Now starts the search to find a centralized CRO program management tool.
From our experience, most teams are still in the mindset of finding one single tool to dump all their data. The processes still lack strong foundations and the criteria for any tool considered is basically a replica of what they currently do.
I call this process “Retrofitting”. It’s trying to do exactly what you were doing before in a new setting. This discounts the chance for improvements or exploring the potential benefits of doing it differently.
When we talk to customers at this stage, we share the potential benefits and our approach to helping businesses run better experimentation programs. This includes the mindset of Transformational optimization programs over Transactional ones.
We educate them on the real purpose of any centralized experimentation program management platform. Not as a data entry tool but one that goes beyond it.
It needs to help them think about their processes, to identify gaps and establish clear foundations and standards which will help them scale up in a predictable manner. The most important benefit however is the seamless visibility and transparency that will help them engage with their stakeholders and other team members without manual effort.
Back to the Status Quo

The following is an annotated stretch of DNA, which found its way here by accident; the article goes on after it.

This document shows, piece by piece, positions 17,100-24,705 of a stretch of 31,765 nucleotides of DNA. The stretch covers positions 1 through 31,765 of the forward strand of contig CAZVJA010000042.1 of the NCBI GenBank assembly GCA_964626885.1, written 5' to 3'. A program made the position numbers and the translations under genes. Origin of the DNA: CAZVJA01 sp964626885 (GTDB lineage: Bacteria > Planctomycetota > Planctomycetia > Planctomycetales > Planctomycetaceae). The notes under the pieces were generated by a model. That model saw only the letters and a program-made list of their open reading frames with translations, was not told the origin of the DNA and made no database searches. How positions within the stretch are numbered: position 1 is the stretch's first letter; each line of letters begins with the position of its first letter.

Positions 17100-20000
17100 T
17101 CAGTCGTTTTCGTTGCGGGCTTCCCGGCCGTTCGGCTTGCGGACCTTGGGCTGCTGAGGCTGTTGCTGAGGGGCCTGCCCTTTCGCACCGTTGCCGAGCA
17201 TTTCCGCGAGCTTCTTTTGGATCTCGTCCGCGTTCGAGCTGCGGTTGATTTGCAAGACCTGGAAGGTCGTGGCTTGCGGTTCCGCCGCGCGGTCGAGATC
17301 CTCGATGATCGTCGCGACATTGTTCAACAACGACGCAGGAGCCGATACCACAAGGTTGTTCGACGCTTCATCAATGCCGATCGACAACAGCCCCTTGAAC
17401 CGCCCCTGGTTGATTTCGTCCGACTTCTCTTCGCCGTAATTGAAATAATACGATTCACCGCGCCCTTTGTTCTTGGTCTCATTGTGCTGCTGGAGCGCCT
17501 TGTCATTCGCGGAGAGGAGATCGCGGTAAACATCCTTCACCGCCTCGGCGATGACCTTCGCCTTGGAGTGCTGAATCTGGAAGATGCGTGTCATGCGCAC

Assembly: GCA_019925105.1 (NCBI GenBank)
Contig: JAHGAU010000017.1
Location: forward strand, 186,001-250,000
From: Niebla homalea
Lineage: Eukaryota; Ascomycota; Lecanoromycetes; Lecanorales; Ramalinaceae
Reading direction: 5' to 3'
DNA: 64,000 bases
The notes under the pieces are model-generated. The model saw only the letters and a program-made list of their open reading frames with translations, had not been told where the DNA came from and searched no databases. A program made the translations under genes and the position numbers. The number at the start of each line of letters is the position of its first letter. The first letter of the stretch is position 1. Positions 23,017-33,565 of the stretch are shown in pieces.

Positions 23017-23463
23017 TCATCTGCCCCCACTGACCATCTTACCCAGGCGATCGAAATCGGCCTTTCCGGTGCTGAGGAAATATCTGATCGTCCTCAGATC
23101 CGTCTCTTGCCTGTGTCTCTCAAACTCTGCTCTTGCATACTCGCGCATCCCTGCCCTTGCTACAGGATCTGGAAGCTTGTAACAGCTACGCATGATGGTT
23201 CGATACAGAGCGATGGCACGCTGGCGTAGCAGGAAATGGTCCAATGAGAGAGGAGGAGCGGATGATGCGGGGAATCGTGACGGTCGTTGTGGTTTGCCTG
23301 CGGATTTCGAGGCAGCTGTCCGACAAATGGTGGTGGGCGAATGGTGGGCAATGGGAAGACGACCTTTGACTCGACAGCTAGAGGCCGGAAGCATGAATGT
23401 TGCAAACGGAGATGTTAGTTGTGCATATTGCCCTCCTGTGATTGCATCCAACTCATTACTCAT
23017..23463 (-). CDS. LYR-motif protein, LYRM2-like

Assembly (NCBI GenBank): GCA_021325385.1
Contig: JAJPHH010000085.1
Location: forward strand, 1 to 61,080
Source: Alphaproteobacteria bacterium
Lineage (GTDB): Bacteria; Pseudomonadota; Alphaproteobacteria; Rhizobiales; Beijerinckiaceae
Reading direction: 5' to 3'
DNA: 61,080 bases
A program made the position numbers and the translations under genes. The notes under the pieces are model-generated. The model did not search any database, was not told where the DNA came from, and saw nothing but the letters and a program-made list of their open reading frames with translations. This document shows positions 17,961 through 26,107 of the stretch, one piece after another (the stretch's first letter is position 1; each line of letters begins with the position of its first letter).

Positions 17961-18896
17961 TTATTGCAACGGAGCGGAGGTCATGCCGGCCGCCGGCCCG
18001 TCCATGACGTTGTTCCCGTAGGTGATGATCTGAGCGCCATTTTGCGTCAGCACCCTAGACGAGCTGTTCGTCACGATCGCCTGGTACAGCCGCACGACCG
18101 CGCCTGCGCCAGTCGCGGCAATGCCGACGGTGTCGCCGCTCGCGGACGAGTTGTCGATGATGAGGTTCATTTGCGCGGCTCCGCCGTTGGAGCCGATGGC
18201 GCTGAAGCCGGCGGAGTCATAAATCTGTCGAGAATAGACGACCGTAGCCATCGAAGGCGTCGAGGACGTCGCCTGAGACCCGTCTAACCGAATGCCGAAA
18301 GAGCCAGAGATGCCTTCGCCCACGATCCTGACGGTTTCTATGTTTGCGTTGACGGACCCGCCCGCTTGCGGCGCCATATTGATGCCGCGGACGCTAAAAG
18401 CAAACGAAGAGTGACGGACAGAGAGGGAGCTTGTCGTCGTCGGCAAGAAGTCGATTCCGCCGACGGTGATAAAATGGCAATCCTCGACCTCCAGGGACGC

This stage is when, even after seeing the benefits of a platform they opt to stay where they are. They decide that the Status Quo is the easier option.
Change is hard. Switching to a new system could be seen as upheaval by some.
We looked into why this might be the case and we also found that Optimizers are unable to build business cases or are not able to authoritatively ask for the right tool set. Project management, as they pitch it to their stakeholders is bound to get an apathetic reply.
There is a need for an executive sponsor or a good relationship with C-level to help them make a case.
The lack of buy in, lack of authority to make decisions and the pull of the status quo sets them firmly back to square one.
Once the team realises the mounting challenges from using inefficient tools, they are ready to make the leap to a centralized experimentation management platform with renewed enthusiasm.
It’s surprising how many CRO teams predictably go through all the stages even with all facts presented.
The small fraction of teams that have bypassed all the stages have gone on to work with Effective Experiments and make big changes to their testing programs and internal test and learn culture. They have saved their company a lot of time and money in making the decision earlier rather than later.
It reminds of the time I tried to put up a picture frame but couldn’t find a hammer for the nail. I used a screwdriver to hammer in the nail. The outcome : It worked. I managed to hammer the nail but not before hammering my own fingers a couple of times, cracking the plastic end of the screwdriver and bending the nail quite a bit. A few days later, the picture frame fell down after the bent screw gave way.
Will you continue to use a screwdriver (tools that are not built for purpose) or the right tool (one that is specifically built for the purpose of managing experimentation programs)